Decatur, a village of Georgia, capital of Be Kalb county, on the Georgia railroad, 5 m. E. of Atlanta; pop. in 1870, 401. It is noted for its beautiful situation and healthy climate, and is the seat of two seminaries. About 6 m. E. of the village is Stone mountain, an isolated granite rock, nearly 2,200 ft. high. A battle was fought here, July 20, 1864, between a portion of Sherman's army, under Gen. Thomas, and the confederates under Gen. Hood, who had just succeeded Gen. J. E. Johnston in the command of the confederate forces in the west. In Sherman's advance toward Atlanta, Thomas and Schofield had reached Decatur. Hood undertook to overthrow this portion while it was separated from the remainder of the Union army. The attack was partially successful on the Union left, where the confederates gained some ground; but on the right, held by Hooker, where the action was most severe, the assailants were repulsed, and at dusk the confederates abandoned the attempt, leaving their dead and many of their wounded on the field. The Union loss was 1,500 in killed and wounded.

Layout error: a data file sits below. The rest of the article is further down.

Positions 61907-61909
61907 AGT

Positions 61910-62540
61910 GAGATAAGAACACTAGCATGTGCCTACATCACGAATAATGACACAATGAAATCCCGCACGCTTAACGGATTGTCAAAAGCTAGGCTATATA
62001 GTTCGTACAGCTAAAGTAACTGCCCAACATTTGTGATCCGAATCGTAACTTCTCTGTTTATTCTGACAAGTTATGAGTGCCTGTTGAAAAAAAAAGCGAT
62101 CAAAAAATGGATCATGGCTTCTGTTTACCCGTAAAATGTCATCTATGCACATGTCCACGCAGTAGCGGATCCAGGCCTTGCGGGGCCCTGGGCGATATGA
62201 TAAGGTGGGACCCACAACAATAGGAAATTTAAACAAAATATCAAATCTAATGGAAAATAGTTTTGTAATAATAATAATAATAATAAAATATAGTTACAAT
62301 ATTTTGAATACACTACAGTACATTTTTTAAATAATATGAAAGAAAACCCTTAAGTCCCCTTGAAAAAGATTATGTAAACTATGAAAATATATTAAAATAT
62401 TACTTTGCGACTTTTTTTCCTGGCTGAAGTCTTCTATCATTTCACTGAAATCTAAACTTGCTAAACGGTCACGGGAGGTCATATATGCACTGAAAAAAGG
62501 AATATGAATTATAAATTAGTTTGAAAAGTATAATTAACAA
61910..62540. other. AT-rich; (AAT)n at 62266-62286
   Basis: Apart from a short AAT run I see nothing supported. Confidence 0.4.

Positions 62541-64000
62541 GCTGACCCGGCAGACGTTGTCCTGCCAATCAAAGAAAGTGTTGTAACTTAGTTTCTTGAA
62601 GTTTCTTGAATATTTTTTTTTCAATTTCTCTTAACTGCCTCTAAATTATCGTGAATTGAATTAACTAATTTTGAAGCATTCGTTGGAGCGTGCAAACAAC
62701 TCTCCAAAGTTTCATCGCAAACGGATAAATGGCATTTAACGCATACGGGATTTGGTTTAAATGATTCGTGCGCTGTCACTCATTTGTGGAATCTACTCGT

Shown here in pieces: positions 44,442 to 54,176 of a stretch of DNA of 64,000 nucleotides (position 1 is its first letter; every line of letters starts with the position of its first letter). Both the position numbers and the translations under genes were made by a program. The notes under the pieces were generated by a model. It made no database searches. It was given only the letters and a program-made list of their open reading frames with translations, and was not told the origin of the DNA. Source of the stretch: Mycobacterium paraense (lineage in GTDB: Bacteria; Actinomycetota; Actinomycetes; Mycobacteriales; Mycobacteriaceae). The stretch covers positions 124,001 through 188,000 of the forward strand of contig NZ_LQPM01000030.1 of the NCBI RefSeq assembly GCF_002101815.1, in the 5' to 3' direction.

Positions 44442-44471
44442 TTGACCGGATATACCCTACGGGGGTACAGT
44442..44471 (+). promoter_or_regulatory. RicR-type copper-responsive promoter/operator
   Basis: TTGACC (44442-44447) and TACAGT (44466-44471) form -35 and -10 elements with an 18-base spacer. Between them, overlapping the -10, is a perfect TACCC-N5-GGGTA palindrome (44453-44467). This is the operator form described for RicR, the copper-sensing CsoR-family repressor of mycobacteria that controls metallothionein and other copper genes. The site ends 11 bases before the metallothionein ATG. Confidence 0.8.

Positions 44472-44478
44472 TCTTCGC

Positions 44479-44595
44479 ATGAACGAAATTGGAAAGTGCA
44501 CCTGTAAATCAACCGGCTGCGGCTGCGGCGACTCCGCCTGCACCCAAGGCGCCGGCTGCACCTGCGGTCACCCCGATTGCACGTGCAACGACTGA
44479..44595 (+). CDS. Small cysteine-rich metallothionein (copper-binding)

The confederates left on the field 500 dead and 1,000 severely wounded, this being only a part of their entire loss, which Gen. Sherman estimated at not less than 5,000.
Decatur, a city and the capital of Macon co., Illinois, on the right bank of the Sangamon river, about 40 m. E. of Springfield; pop. in 1870, 7,161. The Illinois Central, the Toledo, Wabash, and Western, the Decatur, Sullivan, and Mattoon, the Monticello, and the Pekin, Lincoln, and Decatur railroads centre here. It is situated in a productive agricultural region, is a place of considerable trade, and contains a number of handsome buildings, including the court house. There are about 15 churches of different denominations; 24 public schools, with an average attendance of 1,376 pupils; and one daily and four weekly newspapers. There is a large rolling mill.